Andrea April Rush was carrying her three-year-old daughter, Amanda, in one arm and her year-old son, Tomlee, in the other as she plodded through a shopping centre in Columbia, Md. At the age of 18, she is not married, has never had a job and relies on welfare payments of about $140 a week to feed, clothe and house herself and her children. Neatly turned out in a bright red blouse and black cotton shorts, she contemplated the radical changes to the U.S. welfare system that Congress approved last week. The reforms amount to the most sweeping overhaul of the American social safety net since Franklin Roosevelt’s New Deal policies 60 years ago, and will put drastic limits on how much money is given to the 12.8 million people on welfare in the United States. Rush confessed that she could not follow the intricacies of the debate, but the bottom line was clear. “If I don’t get my cheque, I won’t have no place to live and no food to eat,” she said flatly. “I guess me and the kids, we’ll just die. I guess we’ll just lie down and die.”
The bill passed both the House of Representatives and the Senate after President Bill Clinton defied many of his advisers and announced that he would sign it. It was Clinton’s biggest decision on domestic policy—accepting a Republican-sponsored plan in order to fulfil his 1992 campaign promise to “end welfare as we know it.” Even he acknowledged that his advisers were divided, with traditional liberals disappointed that a Democratic president would back a plan that will cut federal welfare spending by $75 billion over the next six years. “This bill is not welfare reform, but welfare repeal,” said Senator Daniel Patrick Moynihan, a Democrat from New York. “It is the first step in dismantling the social contract that has been in place in the United States since at least the 1930s.”
But in an election year with the public mood firmly in favor of cuts to welfare, Clinton made a cold political calculation: positioning himself as a centrist appealing to swing voters who might be tempted by the Republicans’ anti-welfare message. By
agreeing to sign the bill, he deprived his Republican challenger, Bob Dole, of a stick to beat him with. Dole was left lamely arguing that Clinton had finally agreed to support his ideas on welfare reform. Clinton had more good political news last week:
two of his former associates in Arkansas were acquitted of fraud and conspiracy in a trial related to the so-called Whitewater scandal, taking the sting out of an issue that had threatened to grow.
For Canadians, the U.S. debate on overhauling welfare has a familiar ring. In both countries, critics of the system have largely won the broad political argument that giving money to needy people with no conditions attached only encourages long-term dependency on welfare and undermines the family. And in one significant respect, the two countries are going in the same direction. In April, Ottawa gave up almost all
control over the $26 billion it provides to the provinces for welfare, insisting only that the provinces not impose residency requirements for recipients. Similarly, the U.S. welfare bill will dramatically reduce Washington’s role in social assistance once it takes effect next June. The federal Aid to Families with Dependent Children program will be scrapped. Instead, Washington will give individual states grants and let them design their own welfare programs under strict new guidelines.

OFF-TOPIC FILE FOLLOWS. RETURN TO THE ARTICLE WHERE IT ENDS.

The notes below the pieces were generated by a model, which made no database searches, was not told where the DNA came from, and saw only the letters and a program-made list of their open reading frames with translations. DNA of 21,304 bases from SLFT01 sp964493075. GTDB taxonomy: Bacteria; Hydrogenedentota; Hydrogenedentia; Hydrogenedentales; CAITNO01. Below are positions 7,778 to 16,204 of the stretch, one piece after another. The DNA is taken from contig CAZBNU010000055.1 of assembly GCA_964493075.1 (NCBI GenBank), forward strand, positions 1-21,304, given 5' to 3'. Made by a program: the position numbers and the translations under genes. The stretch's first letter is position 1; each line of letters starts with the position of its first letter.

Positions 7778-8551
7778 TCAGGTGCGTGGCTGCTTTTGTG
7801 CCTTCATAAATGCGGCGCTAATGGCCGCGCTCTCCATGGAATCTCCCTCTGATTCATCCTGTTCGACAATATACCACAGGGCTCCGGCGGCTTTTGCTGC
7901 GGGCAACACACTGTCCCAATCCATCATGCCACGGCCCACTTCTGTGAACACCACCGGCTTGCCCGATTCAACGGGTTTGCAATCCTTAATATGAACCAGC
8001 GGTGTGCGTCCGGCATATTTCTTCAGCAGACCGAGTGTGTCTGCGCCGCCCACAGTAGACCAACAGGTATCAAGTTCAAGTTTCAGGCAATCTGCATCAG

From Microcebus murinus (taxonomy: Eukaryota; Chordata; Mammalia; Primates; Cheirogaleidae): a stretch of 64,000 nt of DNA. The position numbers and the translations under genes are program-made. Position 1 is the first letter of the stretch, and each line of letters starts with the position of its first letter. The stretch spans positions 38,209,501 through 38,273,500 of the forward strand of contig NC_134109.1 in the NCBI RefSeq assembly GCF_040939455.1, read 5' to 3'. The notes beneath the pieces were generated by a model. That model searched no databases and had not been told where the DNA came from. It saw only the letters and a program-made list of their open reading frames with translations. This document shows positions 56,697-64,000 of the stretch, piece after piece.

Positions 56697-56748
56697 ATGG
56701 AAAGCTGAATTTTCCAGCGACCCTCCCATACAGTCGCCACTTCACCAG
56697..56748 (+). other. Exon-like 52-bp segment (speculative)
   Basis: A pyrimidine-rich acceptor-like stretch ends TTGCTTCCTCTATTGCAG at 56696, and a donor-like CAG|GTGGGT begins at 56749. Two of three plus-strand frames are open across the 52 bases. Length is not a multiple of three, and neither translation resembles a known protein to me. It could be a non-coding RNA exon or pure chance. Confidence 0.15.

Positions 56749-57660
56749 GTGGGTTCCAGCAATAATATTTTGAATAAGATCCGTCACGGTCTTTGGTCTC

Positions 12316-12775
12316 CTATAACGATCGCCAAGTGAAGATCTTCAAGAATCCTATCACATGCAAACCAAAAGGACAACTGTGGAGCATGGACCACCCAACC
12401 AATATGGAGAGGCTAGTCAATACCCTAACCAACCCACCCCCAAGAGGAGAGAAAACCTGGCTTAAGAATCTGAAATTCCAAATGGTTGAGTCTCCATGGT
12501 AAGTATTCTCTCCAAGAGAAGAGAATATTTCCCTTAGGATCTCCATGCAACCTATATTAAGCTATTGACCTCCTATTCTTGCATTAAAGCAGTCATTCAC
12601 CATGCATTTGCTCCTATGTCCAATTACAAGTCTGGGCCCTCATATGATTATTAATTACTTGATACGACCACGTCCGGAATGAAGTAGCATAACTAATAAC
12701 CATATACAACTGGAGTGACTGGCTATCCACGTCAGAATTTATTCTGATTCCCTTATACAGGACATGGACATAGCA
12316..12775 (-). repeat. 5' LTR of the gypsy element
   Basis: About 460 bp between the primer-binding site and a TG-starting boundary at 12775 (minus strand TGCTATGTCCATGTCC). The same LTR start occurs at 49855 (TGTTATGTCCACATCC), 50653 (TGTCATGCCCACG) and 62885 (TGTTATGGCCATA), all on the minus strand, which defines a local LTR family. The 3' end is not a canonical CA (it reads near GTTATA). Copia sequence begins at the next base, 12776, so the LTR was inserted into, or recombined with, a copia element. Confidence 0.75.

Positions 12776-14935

But the American changes go much further than those adopted even by the radical Conservative governments of Ontario and Alberta. The bill that Clinton promised to sign will set a lifetime limit of five years of welfare for each family (Canada has no such limits). It will end welfare for legal immigrants to the United States (immigrants to Canada are fully eligible for benefits). And it will require an able-bodied adult to work after two years or lose benefits (in Canada, four provinces are bringing in more limited forms of socalled workfare).
Crucially, the U.S. bill will deny medical insurance coverage, called Medicaid, to adults who lose welfare by refusing to work. Because Canada’s medicare system is not tied to social assistance programs, no one on welfare can be penalized by losing health care. And a person who leaves the welfare system to take a lowpaying job in the United States may lose medical insurance, while a Canadian who is forced off welfare does not face that risk. ‘You’re still a lot better off in the Canadian system,” said economist John Richards, a professor at Simon Fraser University in Burnaby, B.C., and an analyst I with the C. D. Howe Institute. ¿ “And the biggest difference is I that health care is guaranteed.”
I The U.S. plan includes other 5 major shifts. Child-care services g will be provided for single moth5 ers, and housing benefits will be cut to encourage them to live with their own parents. Each year, a higher percentage of each state’s welfare recipients must be working at least 30 hours per week, reaching 50 per cent by 2002. States that fail to meet those goals will lose some of their federal funds. New methods will be instituted to find so-called deadbeat dads and make them pay child support. And food stamps—received by 25 million Americans—are to be cut by $4 billion over the next six years. For Andrea Rush, it all means one thing: “A lot of folks in this country are going to be hurtin’ bad.”
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